One of the upsides of spending time alone is that you can do exactly what you want without having to consider others’ likes and dislikes. How can that not be a good thing? Organise some fun activities just for you. Choose a couple of new movies, or a series to watch, or rewatch old favourites. There’s no end to the amount of times I can watch The Lord of the Rings Trilogy.
Plan a delicious menu for lunch and dinner. You can make a single portion lunch or dinner but if you cook for more than one, there’s the added benefit of having leftovers to live on over the next couple of days. Cook yourself a sumptuous lunch and set the table with candles and Christmas decor. Just because you’re spending Christmas alone does not mean you have to go without the feasting. Mind you, don’t over do it and leave yourself feeling like a slug for the rest of the day. Better still, factor in some exercise in the afternoon. A brisk walk will get your blood pumping and make you feel great.
This is a great time of year to indulge yourself in a new hobby, such as an art or craft you love. Or maybe you’ve been wanting to paint the laundry for years … now you have time to do that small but worthwhile project. You can use up many hours doing a puzzle or craft activity or reading that new book you just gifted to yourself. The great thing about hobbies is you can induce a meditative state while creating something and see an end result for all your efforts at the end.
Helping others in need is a great way to take the focus off yourself and there are plenty of opportunities to volunteer at this time of year. If you can’t find anything that suits you, you can always buy The Big Issue from a Big Issue sales rep on the street and give them a tip while you’re at it. Or you can deliver pet food to a person with a dog who lives on the street in your city or town. Small acts of kindness and giving help us feel good about ourselves and make us grateful for what we have.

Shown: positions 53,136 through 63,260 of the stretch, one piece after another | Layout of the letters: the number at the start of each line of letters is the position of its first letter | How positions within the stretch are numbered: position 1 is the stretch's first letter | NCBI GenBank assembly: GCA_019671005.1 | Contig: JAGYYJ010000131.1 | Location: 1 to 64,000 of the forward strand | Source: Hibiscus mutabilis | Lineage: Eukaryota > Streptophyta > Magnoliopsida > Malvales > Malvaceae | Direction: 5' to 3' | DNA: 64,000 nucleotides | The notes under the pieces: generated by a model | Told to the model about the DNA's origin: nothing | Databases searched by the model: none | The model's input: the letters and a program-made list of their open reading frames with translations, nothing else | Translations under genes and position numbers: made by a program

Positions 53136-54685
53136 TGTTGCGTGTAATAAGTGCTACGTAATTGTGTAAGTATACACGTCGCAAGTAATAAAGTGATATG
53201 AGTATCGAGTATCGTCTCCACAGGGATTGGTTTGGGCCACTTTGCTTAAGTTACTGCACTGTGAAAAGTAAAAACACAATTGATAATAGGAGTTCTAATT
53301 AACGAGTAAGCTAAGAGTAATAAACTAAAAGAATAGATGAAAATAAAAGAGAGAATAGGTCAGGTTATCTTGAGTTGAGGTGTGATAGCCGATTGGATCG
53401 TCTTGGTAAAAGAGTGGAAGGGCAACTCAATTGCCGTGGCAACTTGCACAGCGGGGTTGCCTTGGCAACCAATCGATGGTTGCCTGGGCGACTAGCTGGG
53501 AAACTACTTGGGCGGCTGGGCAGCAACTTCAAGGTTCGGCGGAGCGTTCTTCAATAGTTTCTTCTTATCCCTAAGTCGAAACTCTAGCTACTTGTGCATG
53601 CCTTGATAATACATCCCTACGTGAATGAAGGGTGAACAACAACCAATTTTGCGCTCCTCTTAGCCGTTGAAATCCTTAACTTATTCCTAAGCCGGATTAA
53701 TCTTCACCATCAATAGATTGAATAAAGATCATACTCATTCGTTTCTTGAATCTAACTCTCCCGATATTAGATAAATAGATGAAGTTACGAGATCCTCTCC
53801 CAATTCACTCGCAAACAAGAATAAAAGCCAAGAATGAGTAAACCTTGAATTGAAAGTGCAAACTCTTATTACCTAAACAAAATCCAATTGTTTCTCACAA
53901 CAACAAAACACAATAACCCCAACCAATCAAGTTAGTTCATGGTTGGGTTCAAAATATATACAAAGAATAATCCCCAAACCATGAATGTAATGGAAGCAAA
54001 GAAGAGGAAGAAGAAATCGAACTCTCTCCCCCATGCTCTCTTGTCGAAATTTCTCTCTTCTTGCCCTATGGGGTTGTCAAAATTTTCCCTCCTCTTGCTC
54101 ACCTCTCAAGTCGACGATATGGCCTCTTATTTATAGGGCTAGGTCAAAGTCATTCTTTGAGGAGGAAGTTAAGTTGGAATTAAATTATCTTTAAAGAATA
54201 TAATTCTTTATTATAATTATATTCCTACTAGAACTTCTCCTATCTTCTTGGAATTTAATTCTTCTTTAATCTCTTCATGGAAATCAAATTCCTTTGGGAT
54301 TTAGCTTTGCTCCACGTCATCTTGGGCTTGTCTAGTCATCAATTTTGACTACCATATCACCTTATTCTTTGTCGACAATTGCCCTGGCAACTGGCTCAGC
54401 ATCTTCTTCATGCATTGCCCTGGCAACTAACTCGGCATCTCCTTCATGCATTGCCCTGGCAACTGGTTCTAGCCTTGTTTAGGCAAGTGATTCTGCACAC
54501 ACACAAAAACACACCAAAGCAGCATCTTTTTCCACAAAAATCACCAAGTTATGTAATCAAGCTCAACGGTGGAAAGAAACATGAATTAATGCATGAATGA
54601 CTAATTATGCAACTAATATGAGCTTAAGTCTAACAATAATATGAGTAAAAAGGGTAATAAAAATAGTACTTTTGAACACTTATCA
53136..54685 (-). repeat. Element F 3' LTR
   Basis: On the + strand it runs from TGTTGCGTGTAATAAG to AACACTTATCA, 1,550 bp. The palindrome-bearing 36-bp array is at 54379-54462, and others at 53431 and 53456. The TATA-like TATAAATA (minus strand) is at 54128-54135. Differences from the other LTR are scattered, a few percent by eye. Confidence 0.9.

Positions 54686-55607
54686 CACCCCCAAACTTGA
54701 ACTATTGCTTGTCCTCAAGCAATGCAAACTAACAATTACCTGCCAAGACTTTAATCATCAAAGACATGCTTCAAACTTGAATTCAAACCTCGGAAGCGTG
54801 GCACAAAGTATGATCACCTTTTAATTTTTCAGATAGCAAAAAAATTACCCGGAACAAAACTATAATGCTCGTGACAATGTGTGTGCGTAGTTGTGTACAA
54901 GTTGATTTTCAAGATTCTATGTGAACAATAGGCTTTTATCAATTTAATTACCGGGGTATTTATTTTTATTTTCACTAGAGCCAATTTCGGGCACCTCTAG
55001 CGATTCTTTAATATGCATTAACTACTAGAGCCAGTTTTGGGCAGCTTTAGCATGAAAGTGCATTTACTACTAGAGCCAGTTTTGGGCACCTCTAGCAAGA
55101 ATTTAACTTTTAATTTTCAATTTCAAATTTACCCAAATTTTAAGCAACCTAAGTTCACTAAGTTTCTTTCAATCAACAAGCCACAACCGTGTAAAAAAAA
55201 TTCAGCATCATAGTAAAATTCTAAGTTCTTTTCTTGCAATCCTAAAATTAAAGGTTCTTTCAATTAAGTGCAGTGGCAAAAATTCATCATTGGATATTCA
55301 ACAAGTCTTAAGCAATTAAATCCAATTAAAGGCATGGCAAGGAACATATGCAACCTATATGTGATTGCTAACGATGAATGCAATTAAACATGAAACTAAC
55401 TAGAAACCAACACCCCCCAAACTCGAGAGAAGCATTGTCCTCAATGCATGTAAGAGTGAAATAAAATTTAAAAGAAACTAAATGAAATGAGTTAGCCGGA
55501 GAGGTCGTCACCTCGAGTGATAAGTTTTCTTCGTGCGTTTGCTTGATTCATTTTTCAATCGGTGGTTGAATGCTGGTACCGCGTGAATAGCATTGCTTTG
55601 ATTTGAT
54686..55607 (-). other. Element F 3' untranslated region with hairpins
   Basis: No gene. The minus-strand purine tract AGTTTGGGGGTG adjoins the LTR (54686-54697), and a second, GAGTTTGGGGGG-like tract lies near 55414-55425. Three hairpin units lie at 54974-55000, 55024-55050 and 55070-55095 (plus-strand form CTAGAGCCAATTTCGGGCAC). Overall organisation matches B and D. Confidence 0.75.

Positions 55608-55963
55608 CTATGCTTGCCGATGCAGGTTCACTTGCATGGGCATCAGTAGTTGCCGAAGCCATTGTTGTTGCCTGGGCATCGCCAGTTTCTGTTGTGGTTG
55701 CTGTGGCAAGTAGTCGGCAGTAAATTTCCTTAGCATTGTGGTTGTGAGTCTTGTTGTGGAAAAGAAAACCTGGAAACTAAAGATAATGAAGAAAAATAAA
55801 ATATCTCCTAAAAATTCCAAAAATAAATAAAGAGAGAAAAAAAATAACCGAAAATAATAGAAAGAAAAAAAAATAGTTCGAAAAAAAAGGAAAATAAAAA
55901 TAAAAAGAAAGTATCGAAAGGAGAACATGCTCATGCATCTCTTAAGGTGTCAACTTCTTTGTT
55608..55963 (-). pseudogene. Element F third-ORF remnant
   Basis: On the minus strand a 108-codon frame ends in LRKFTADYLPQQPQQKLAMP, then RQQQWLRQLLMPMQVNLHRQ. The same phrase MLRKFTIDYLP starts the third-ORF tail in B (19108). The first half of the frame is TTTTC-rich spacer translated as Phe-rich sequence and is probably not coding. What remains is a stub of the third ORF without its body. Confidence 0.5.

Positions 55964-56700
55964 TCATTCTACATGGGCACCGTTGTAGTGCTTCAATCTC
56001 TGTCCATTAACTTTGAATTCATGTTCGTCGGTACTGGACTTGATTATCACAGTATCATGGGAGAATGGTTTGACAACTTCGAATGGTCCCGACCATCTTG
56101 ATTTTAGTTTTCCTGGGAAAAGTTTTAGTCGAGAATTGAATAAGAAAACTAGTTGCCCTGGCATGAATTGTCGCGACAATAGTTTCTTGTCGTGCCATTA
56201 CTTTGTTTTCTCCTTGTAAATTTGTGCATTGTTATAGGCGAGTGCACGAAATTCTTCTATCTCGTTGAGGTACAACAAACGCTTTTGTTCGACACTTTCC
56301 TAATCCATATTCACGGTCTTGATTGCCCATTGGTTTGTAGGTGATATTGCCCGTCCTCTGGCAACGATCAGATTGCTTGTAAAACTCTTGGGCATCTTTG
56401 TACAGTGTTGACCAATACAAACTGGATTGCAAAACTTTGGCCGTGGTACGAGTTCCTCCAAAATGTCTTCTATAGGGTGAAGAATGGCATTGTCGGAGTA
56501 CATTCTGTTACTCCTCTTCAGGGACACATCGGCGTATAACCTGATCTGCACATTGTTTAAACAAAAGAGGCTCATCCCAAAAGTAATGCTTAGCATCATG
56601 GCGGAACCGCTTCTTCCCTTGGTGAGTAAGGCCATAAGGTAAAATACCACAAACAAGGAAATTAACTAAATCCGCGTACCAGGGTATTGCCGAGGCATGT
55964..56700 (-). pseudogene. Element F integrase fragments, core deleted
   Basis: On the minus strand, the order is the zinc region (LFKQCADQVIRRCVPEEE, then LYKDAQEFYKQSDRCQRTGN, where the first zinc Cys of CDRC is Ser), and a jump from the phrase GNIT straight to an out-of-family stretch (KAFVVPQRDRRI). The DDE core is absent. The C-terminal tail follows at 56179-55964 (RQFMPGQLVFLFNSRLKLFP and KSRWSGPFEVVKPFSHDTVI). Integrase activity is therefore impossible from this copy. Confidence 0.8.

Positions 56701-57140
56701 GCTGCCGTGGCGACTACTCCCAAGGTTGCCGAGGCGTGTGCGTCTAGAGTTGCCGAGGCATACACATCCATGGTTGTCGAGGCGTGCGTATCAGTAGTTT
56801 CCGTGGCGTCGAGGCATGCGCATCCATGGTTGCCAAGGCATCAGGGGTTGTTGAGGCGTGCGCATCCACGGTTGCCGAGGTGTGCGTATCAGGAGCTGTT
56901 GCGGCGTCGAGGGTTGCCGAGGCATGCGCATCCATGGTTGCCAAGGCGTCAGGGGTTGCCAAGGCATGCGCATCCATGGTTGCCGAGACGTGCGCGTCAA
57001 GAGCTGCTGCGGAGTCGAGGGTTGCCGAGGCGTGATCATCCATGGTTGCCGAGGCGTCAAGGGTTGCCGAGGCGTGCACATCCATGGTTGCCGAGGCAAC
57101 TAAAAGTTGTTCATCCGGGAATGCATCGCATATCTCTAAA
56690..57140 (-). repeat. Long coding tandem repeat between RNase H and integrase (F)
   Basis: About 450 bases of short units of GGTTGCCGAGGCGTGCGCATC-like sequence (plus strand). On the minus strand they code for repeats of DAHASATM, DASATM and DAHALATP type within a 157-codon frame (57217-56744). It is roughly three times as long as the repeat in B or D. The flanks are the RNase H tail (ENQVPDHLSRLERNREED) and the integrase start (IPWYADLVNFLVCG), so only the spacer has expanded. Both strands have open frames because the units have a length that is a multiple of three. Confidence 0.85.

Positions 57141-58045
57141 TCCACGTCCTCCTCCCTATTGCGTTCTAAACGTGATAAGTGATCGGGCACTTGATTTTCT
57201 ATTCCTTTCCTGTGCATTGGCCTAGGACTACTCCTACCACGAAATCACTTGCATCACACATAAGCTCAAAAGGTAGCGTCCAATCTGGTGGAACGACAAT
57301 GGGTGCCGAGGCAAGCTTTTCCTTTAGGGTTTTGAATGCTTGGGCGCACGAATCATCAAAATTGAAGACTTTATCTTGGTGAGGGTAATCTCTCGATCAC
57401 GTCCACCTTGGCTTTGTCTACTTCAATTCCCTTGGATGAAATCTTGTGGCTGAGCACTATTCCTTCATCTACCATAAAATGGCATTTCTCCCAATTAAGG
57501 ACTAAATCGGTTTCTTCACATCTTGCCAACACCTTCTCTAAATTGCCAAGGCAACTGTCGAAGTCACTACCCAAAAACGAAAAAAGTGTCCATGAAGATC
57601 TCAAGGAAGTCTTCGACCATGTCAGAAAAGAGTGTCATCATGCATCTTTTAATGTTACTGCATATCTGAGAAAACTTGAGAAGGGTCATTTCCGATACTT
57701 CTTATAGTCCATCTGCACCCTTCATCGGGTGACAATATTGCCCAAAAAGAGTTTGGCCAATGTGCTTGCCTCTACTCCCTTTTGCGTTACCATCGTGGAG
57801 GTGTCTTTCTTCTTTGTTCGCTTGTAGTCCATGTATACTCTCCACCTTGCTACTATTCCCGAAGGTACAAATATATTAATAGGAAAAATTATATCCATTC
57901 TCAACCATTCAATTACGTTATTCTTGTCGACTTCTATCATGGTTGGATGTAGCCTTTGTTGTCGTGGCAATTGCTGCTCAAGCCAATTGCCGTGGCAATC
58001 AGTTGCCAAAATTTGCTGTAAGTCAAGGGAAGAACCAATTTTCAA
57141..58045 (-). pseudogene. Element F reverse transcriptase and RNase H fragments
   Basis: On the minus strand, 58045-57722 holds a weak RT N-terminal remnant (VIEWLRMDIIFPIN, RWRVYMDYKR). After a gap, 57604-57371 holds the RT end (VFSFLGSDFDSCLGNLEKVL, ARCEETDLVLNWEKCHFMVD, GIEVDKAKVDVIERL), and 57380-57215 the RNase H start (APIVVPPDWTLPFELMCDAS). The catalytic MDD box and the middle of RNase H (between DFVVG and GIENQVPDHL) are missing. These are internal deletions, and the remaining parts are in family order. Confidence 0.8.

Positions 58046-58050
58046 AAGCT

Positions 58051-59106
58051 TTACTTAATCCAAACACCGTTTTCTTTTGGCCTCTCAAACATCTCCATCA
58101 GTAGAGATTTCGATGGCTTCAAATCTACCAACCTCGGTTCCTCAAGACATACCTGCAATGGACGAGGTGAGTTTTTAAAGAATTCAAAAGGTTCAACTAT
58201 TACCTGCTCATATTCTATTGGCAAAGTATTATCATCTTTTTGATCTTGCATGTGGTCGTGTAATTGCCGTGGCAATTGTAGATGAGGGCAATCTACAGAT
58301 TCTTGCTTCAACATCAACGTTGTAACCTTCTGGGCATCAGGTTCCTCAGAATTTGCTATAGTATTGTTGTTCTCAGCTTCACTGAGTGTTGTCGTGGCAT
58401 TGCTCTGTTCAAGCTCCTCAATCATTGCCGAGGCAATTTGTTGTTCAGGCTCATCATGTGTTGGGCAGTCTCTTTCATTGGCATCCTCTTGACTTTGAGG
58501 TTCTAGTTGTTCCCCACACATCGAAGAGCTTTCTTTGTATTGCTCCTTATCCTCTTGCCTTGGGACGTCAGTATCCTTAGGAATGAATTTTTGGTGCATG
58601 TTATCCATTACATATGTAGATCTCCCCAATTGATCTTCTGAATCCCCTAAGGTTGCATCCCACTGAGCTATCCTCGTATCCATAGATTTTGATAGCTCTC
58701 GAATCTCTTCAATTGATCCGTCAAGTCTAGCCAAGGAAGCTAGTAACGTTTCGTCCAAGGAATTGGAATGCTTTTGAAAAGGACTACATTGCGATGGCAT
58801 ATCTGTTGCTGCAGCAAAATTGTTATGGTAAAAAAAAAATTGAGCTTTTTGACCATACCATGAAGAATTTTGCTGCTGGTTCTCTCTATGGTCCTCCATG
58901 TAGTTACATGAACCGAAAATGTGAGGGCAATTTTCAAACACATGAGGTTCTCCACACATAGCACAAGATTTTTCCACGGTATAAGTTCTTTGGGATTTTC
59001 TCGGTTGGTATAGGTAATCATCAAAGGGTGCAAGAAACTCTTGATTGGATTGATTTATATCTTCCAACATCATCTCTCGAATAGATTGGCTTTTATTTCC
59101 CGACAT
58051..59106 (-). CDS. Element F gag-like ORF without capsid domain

Express gratitude for the Festive Season
This leads to the most important aspect we should focus on when we’re feeling a sense of holiday loneliness … and that is to practice gratitude. Mental health professionals with tell you that a person cannot experience depression when they feel gratitude. And there are many studies that prove this. So make a beautiful list of all the things you have in your life and all the aspects you’re so grateful for. Put your pretty list on the fridge so you’re reminded everyday of all the wonderful things you have in your life and make this a time to celebrate them.
There are high expectations at Christmas but that doesn’t mean you should get caught up in them because all they will do is make you feel more lonely during the holidays. Instead, this can be a time to focus on your own mental wellbeing. The key to getting through this time without feeling isolated is to take special care of yourself by tailoring the day to suit your needs and likes and making it as enjoyable as possible. This will take little bit of planning to ensure your mood stays buoyant. They say that Christmas is a time of giving. What better way to practice this sentiment than to give to yourself, especially if you’re on your own. Yes, it’s a time to feel connected, but feeling connected to yourself is a worthwhile pursuit and one we don’t often get to practice. Now is your chance to enjoy spending time with yourself without experiencing feelings of loneliness. Merry Christmas to you!
Further support should you need it
If you’ve given it your best shot but you still can’t shake those holiday blues, there is extra support you can draw on over the festive season. If this is the case, there is no shame in reaching out to to talk to another human being who will help you combat loneliness and isolation at this time. You might like to try one of the following services:
- Lifeline 13 11 14
- Beyond Blue 1300 22 4636
- Kids Helpline 1800 55 1800
- Headspace 1800 650 890
- 1800 Respect 1800 737 732
- MensLine Australia 1300 789 978
- Suicide Callback Service 1300 659 467
- Care Leavers Australasia Network (CLAN) 1800 008 774
- ReachOut at au.reachout.com
- If you or someone you know is in immediate danger, call Emergency Services on 000.
- Create Balance can also help. So if you are not feeling yourself after New Year’s Day, book an appointment with one of our experienced and empathetic counsellors.